Here’s a batch of fresh news and announcements from across Imperial.
From a decades-long study on sheep and their impacts on vegetation, to what happens when bacterial communities meet, here is some quick-read news from across the College.
Decades of sheep
The Soay sheep on the island of Hirta in the Outer Hebrides have been studied for more than 35 years. Since 1993, by a team led by Mick Crawley, from the Department of Life Sciences (Silwood Park) at Imperial has studied the interaction between plants and the sheep: how plant productivity affects sheep dynamics and how sheep grazing affects plant biomass and productivity.
The team found that plant primary productivity increased over the study period, associated with a signifiicant increase in sheep numbers. Other insights included the strong positive effect of sheep grazing on plant species richness.
Read the full paper in the Journal of Ecology.
Digital games centred around conservation increase people’s knowledge and positive attitudes towards the environment, but don’t appear to encourage them to donate to conservation causes, shows a study led by Matilda Dunn from the Centre for Environmental Policy.
She and colleagues compared the results of playing the game ‘Wildeverse’ with watching a nature documentary, and found similar changes in attitude, but no corresponding increase in donations.
Matilda said: “One of the issues conservation outreach faces time and time again is the problem of ‘preaching to the converted’. By harnessing the persuasive and engaging powers of digital games, there is a potential for conservation outreach to increase awareness and motivation amongst the general public.
"However, as with many outreach interventions, it can be difficult to translate these attitudes into action and more research is needed to understand if and how digital games could bridge this gap.”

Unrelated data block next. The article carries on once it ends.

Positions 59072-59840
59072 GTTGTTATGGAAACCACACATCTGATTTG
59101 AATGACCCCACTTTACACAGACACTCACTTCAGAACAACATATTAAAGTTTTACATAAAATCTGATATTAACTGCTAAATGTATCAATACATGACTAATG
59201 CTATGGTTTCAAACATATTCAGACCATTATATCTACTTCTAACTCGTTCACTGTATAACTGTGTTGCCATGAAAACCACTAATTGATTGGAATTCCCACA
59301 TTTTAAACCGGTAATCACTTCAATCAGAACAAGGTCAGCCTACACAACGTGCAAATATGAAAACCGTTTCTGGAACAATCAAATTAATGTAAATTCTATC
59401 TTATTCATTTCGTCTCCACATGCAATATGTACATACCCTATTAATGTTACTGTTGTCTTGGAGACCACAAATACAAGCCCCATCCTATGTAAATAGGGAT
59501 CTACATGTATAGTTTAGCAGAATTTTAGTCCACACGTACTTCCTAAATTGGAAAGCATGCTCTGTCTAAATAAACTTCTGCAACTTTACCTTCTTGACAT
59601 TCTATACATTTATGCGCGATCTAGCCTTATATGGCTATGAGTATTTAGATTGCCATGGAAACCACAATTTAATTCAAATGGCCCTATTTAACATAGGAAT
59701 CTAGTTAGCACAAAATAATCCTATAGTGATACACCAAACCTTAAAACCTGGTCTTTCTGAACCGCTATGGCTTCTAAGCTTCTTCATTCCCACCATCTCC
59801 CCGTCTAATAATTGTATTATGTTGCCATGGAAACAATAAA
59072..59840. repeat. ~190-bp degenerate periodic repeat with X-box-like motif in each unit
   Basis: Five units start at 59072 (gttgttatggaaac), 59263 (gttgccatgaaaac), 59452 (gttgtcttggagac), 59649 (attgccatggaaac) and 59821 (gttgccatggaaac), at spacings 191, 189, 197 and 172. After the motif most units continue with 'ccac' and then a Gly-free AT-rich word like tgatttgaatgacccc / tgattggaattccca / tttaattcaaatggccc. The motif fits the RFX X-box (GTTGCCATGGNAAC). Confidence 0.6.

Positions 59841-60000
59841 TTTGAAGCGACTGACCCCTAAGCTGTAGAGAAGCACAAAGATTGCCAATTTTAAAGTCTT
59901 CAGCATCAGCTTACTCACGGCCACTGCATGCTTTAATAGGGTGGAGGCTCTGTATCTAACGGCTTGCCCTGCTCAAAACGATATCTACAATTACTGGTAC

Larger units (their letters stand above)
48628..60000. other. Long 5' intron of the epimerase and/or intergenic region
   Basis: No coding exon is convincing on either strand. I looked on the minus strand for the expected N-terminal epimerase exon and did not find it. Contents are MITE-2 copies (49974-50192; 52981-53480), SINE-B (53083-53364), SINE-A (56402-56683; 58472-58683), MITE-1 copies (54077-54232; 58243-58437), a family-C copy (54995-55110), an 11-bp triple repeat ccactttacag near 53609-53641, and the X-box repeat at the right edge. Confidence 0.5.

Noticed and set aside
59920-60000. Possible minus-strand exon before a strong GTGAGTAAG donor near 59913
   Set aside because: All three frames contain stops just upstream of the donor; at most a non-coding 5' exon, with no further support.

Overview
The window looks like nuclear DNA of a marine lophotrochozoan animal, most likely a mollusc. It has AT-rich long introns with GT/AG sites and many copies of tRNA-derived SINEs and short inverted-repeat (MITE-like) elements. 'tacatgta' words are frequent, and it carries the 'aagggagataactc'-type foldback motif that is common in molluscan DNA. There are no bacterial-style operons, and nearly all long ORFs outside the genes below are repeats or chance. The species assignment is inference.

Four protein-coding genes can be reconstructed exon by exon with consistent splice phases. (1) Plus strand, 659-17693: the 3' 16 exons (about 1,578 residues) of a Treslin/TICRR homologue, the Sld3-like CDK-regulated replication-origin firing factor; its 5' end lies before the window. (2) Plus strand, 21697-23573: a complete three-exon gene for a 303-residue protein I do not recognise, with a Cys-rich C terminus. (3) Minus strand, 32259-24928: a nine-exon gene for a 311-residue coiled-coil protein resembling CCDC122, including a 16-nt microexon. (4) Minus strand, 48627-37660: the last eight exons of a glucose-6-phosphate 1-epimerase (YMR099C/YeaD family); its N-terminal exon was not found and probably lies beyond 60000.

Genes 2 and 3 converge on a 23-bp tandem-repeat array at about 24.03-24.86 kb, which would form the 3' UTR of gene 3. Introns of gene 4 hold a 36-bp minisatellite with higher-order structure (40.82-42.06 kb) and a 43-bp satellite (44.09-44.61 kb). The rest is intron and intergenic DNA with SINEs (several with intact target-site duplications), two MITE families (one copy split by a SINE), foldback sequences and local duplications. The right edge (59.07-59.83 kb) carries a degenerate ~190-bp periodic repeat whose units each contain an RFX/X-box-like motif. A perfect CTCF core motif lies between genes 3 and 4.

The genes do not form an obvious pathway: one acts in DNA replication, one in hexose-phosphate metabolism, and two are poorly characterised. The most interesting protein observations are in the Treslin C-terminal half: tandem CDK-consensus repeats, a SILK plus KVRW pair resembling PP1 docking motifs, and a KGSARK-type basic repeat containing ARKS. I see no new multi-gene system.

Read the full paper in People and Nature.
Peak oil demand
‘Peak oil’, the predicted point at which demand for oil outstrips supply, has long been an accepted reality. However, a team from the Centre for Environmental Policy suggest that what might happen instead is ‘peak oil demand’ – that demand actually peters out before supply does.
While this would buck the trend of the past few decades, the drop in demand during the pandemic gave a glimpse of what this scenario may look like, and if the world gets serious about fighting climate change, peak oil demand may become a reality.
The team suggests how this possibility could be explored in order to prepare for a transition that could have huge impacts on societies, economies, and people.
Read the full paper in Energy Research & Social Science.
Bacteria live in communities that can ‘coalescence’ with others, e.g. when people kiss or when a leaf falls to the ground. However, it is difficult to predict the outcomes of this coalescence, such as whether one community will ‘win out’, how stable the new community will be, and how well it will function.
Now, a team led by Imperial researchers have used mathematical modelling to study how the structure of one community affects its success when it encounters another.
They found that competitive interactions between microbes undermine their survival after coalescence, and vice versa. Furthermore, after a microbial community is exposed to repeated coalescence events, it drives the community to evolve towards becoming less competitive and more cooperative. This eventually makes the community more species-rich, productive, and resistant to invasions.
The insights could allow scientists to harness coalescence to design and regulate microbial communities for a range of biotechnological applications.
Read the full paper in PLoS Computational Biology.
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